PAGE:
In silico cloning of genes encoding neuropeptides, neurohormones and their putative G-protein coupled receptors in a spider mite

Jan A. Veenstra, Stephane Rombauts, Miodrag Grbić
Insect Biochemistry and Molecular Biology. 2012-04-01; 42(4): 277-295
DOI: 10.1016/j.ibmb.2011.12.009

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Veenstra JA(1), Rombauts S, Grbić M.

Author information:
(1)Université Bordeaux, Avenue des Facultés, INCIA UMR 5287 CNRS, 33405 Talence
Cedex, France.

The genome of the spider mite was prospected for the presence of genes coding
neuropeptides, neurohormones and their putative G-protein coupled receptors.
Fifty one candidate genes were found to encode neuropeptides or neurohormones.
These include all known insect neuropeptides and neurohormones, with the
exception of sulfakinin, corazonin, neuroparsin and PTTH. True orthologs of
adipokinetic hormone (AKH) were neither found, but there are three genes encoding
peptides similar in structure to both AKH and the AKH-corazonin-related peptide.
We were also unable to identify the precursors for pigment dispersing factor
(PDF) or the recently discovered trissin. However, the spider mite probably does
have such genes, as we found their putative receptors. A novel arthropod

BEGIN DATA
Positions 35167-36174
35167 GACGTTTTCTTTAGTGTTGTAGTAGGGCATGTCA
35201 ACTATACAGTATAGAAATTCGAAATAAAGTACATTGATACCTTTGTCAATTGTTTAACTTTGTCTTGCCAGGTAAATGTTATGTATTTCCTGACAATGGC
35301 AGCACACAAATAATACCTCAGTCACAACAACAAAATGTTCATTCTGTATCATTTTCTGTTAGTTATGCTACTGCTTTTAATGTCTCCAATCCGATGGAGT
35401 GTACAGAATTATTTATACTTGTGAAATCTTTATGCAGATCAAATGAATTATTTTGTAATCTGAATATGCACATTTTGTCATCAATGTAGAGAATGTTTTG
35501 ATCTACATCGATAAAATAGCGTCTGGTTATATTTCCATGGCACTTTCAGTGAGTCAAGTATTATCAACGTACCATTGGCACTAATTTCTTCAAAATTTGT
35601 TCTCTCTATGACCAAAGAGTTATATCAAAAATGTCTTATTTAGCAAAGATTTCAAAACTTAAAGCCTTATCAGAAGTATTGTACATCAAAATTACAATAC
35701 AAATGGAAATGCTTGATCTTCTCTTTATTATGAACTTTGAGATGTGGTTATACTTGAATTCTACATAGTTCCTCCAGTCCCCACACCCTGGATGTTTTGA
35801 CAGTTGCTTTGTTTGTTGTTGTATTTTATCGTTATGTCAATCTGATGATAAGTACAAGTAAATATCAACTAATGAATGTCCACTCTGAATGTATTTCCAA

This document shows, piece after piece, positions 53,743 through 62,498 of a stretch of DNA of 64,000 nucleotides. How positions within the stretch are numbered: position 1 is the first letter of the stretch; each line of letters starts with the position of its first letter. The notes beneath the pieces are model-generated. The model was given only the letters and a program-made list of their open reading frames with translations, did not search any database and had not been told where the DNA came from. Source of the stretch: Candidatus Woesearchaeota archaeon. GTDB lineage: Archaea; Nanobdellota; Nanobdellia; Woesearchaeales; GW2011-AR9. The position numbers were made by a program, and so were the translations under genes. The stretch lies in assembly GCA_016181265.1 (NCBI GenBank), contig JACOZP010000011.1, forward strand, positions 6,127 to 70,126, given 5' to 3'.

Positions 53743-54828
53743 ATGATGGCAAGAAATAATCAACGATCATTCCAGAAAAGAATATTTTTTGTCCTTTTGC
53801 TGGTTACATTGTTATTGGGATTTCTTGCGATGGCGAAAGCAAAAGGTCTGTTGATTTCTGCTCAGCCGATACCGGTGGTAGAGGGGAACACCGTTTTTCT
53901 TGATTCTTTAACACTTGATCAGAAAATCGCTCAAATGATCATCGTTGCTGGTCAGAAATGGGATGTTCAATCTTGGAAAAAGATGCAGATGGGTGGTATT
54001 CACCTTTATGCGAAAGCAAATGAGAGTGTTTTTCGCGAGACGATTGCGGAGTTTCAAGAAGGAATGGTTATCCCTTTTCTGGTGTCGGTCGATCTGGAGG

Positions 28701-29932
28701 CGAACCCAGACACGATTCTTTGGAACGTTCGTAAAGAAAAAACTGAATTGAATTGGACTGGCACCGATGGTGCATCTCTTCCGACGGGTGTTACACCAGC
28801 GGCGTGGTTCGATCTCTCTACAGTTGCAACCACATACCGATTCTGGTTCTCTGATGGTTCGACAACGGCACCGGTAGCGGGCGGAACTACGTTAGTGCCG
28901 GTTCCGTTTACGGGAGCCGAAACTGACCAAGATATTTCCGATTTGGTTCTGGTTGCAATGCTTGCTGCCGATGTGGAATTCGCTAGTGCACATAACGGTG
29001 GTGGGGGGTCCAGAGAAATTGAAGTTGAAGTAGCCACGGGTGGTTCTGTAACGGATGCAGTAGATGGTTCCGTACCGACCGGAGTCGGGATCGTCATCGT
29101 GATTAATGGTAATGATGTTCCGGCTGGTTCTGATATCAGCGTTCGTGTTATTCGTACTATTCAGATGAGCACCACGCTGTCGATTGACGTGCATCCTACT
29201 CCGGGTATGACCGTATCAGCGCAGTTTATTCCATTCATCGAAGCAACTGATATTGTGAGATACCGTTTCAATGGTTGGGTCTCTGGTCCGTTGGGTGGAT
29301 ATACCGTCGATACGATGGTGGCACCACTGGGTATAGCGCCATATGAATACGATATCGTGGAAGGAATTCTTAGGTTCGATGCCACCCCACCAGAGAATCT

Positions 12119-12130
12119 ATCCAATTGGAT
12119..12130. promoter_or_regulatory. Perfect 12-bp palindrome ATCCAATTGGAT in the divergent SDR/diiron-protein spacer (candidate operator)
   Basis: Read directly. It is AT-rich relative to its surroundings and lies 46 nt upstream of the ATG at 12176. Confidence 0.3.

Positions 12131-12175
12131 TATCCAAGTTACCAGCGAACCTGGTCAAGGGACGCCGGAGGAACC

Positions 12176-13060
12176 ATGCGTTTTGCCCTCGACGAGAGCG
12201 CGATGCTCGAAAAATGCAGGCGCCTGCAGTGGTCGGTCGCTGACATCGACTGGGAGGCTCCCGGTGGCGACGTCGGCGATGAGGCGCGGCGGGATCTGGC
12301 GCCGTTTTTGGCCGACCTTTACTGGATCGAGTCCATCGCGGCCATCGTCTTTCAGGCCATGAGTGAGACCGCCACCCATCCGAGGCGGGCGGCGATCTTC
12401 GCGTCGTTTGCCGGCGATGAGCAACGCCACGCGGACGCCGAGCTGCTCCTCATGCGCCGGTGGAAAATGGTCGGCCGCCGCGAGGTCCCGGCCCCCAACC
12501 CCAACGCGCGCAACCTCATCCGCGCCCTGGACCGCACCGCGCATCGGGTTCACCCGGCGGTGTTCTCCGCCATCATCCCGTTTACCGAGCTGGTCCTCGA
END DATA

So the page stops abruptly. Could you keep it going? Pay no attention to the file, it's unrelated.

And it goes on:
neuropeptide gene was identified that shows similarity to previously described
molluscan neuropeptide genes and was called EFLamide. A total of 65 putative
neuropeptide GPCR genes were also identified, of these 58 belong to the A-family
and 7 to the B-family. Phylogenetic analysis showed that 50 of them are closely
related to insect GPCRs, which allowed the identification of their putative
ligand in 39 cases with varying degrees of certainty. Other spider mite GPCRs
however have no identifiable orthologs in the genomes of the four holometabolous
insect species best analyzed. Whereas some of the latter have orthologs in
hemimetabolous insect species, crustaceans or ticks, for others such arthropod
homologs are currently unknown.

Copyright © 2011 Elsevier Ltd. All rights reserved.

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